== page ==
day they wanted volunteers to cook for the next Friday’s meeting, and so
forth. I laughed to myself, thinking of how I prepared meals back at my
house and how someone enjoys them dearly. I decided to join, “since I
had become a good cook these days” and was enjoying it. I actually went
home fulfilled that day.

After church, I went straight home because I did not want Father
Mthethwa to ask me anything about the way Thabo had greeted him.
Arriving home I knew what I had to do. Cook. Amazingly, it felt so
wrong for me to draw water from the toilet. The thought felt disturbing.
I cooked but with clean water and although that meant that I was letting
go of my power over Thabo I still felt good about cooking. So this time
I dished up for both of us as the food was clean. But I got a beating for
I forgot that my meal was bread and tea. The week commenced like it
usually did, with me getting my punishment every now and then. We
cooked on Friday, when Father Mthethwa gave us a proposal. He was
given a catering tender and was looking to hire individuals who were not
working to be in charge. I joined, which meant that I was now employed.
Arriving home I told Thabo and got a beating for that.

The next morning I had to ask for money from my husband so that I
could take a taxi to our catering venue. He kicked, slapped and punched
me badly. I was crying and the more I cried the more he kicked. He
told me that I should go and sleep with Father Mthethwa since he was
making me ask for money from my husband in order to see him. He
punched me like I was a punching bag, swore at me and left for work.
I lay there crying and told myself that I did not need him, I could take
myself there. I took my apron and walked, walked and walked. Luckily,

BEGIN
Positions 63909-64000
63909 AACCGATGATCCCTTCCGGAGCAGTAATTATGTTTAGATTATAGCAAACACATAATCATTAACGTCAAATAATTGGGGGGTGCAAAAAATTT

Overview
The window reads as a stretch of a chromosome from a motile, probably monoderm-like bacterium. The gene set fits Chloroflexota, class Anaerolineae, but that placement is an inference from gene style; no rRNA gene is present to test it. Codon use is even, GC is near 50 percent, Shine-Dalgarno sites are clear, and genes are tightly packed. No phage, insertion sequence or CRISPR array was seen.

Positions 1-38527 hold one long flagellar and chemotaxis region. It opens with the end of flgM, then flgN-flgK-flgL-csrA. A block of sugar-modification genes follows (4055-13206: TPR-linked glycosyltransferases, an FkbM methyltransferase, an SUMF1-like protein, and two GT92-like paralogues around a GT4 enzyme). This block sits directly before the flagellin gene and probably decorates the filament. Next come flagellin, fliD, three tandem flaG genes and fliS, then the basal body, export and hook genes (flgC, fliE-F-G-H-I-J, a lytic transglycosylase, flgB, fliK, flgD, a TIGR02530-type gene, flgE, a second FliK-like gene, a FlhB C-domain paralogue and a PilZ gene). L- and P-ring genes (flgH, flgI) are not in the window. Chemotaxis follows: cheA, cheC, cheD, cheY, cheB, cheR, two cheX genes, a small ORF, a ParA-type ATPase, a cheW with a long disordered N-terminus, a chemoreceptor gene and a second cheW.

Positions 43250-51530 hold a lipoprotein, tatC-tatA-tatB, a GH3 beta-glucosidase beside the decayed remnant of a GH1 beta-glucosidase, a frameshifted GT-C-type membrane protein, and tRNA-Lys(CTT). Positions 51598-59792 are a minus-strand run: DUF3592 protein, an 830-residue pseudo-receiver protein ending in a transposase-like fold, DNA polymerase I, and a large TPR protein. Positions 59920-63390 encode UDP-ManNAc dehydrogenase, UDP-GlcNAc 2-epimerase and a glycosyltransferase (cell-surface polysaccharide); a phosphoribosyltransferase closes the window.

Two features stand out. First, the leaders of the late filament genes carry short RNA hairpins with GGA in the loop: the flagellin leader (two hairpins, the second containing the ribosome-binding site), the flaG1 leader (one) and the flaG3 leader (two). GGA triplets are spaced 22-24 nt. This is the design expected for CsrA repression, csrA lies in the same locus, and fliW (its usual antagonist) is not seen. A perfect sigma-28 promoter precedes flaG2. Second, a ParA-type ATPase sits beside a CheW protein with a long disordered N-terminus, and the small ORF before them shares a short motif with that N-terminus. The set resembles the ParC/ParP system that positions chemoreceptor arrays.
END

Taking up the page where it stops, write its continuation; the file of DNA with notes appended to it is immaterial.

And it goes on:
one of the members of the church passed me on the way and helped

me there. Everything went well but when I got home I found my bags
waiting for me at the gate. I picked them up and went slowly with my
heart in my hands to the house. When I opened the door I just heard
“Foetsek! Go back to that Father of yours”. I turned immediately, fearing
for my life, took my bags and walked and walked and walked. I had no
idea where I was going but kept on taking a break to relax a little. While
I was relaxing I starting thinking about my life and started crying my
heart out. I felt lost and hopeless. A young man passed by, recognised
me from church and asked me what was wrong. He took me in his car
to Father Mthethwa’s home. I was not ready to talk but they gave me a
back room to sleep in.

In the morning, Father asked me if I still wanted to join them in the
catering project and I insisted “Yes”. We arrived there and I behaved
normally and enjoyed preparing the meals. Every day went by like this
but every night I cried myself to sleep. I would wake up the next day
and go and cook with the other women, and immediately when I got my
hands on the pots I felt a sense of relief. Unaware, I was slowly opening
up to the women I was working with, especially when I was chopping
and peeling. At the end of the month, I had revealed all I had kept inside
and was ready to succeed as the best cook ever. I was missing Thabo, but
I took it one step at a time. But I thank him, because it was through him
that I discovered that the pot is my best friend.

 


 

 

Here, I am  /  by Kazeka Mashologu-Kuse

 I have never forgotten the first time I saw an erect penis. I’d never seen
my dad’s or anyone else’s before. My parents had shielded me well from